Sam put both hands on the island counter and leaned toward me. "I'm working on this. For me, for Boulder, it's only a couple of hours old. I've been talking to my captain, I've been trying to open some lines of communication with the sheriff. Lauren's been talking to the DA. I know the guy's a bad actor. You know he's a bad actor. But most of the people in the department don't remember him. My captain doesn't know him. The new chief doesn't know him. The current sheriff wasn't around when everything came down with McClelland. That all happened . . . years ago. And keep in mind that it ended in Pitkin County. It never even went through the courts here."
    Pitkin County was Aspen. It was an Aspen judge who ulti
mately bought the argument that McClelland's mental illness was so pronounced that he couldn't stand trial. The judge had sent McClelland to the state hospital.
    I could tell Sam wanted me to acknowledge something. I said, "So?"
    "An open-ended 24/7 security detail to protect a prosecutor and her family for an old crime when there hasn't been a single threat? Even if the sheriff thought it was warranted—which he doesn't—in this budget environment he doesn't even know where to begin to find those kinds of resources."
Budget environment?
That didn't sound like Sam. "I don't give a shit about the county's budget problems. He's a dangerous, vindictive . . ."
    Sam opened the refrigerator and grabbed two more beers. He handed me one. He either hadn't noticed, or didn't care, that I'd barely touched my first. I watched him unsuccessfully try to twist off the cap before I handed him a bottle opener.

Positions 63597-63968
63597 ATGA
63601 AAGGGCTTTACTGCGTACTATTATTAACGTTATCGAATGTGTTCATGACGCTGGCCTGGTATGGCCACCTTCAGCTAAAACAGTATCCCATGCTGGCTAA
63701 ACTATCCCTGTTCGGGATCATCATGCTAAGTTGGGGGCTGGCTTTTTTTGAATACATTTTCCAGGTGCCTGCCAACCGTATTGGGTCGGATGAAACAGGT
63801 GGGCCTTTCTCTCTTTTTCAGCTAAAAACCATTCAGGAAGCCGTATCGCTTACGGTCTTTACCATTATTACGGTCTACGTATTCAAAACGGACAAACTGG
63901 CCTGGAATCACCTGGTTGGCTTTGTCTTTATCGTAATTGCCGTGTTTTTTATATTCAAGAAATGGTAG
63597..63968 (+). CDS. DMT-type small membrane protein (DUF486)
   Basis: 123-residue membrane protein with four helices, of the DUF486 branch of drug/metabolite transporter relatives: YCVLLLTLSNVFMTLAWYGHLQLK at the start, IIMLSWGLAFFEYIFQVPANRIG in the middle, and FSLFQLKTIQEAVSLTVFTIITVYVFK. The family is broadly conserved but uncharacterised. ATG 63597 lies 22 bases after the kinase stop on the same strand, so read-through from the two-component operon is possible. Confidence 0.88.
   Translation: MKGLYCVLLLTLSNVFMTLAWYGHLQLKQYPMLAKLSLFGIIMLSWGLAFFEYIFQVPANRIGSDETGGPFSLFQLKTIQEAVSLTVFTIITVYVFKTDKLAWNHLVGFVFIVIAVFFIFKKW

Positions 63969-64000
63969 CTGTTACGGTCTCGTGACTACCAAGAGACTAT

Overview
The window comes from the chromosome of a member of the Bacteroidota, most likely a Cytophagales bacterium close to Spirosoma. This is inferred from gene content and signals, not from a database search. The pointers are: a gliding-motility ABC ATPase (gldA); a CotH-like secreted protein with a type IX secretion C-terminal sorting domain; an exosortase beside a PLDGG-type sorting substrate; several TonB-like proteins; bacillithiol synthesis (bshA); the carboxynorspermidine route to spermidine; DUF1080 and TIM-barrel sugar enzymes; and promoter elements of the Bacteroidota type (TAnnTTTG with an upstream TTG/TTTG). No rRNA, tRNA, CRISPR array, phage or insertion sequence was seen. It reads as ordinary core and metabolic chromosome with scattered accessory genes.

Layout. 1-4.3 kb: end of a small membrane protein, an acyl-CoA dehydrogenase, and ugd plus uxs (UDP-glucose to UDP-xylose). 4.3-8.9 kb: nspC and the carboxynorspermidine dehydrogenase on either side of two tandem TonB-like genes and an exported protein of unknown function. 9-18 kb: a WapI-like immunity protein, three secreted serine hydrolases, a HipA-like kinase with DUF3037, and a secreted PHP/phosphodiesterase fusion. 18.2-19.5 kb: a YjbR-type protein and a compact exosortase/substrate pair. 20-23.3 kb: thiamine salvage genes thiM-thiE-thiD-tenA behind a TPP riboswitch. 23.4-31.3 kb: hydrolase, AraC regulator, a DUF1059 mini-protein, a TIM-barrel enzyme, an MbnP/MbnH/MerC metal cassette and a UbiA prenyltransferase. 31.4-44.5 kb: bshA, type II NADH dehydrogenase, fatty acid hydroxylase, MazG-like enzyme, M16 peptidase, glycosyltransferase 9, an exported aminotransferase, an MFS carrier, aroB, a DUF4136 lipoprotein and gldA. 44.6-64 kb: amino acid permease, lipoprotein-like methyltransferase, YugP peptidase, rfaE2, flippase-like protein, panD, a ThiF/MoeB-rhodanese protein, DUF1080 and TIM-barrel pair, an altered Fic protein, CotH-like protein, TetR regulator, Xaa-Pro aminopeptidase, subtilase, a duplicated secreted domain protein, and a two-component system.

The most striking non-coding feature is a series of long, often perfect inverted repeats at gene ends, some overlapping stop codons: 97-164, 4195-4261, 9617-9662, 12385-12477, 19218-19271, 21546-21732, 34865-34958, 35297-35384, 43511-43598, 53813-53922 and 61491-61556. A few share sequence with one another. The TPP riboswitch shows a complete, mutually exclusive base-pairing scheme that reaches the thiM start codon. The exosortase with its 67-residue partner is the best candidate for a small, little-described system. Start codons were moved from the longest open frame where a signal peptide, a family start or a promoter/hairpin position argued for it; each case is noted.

"Yeah," he said. "I remember him too." He sniffed the air. "He almost killed a cop in Aspen. I don't forget that kind of shit. So what are we having tonight besides that skinny pizza?"
    "Roast chicken. Red potatoes. Cole slaw."
    "At your house? Normal food? Never thought I'd see the day."
    I spotted headlights driving up the lane. One pair a hundred yards or so in front of another pair. The second pair would be the sheriff's deputy.
    I felt a chill. It had come to this. "When? What time did he get away?"
    "This afternoon. Just after lunch."
    "In Pueblo?" I asked.

Pueblo is a town about the size of Boulder on the Front Range of the Rocky Mountains 110 or so miles south of Denver along Interstate 25. A legendary mill town, Pueblo had been hit hard by the collapse of the domestic steel industry and for as long as I'd been in Colorado it had had been trying to reinvent itself. Pueblo—many locals pronounced it "Pee-eblo" for some reason that has always escaped me—is also home to the antiquated, sprawling Colorado State Mental Hospital, which is where Michael McClelland had been living since he recovered from the wounds suffered during his arrest and after the judge declared him mentally incompetent to proceed to trial for his numerous felonies in Pitkin County.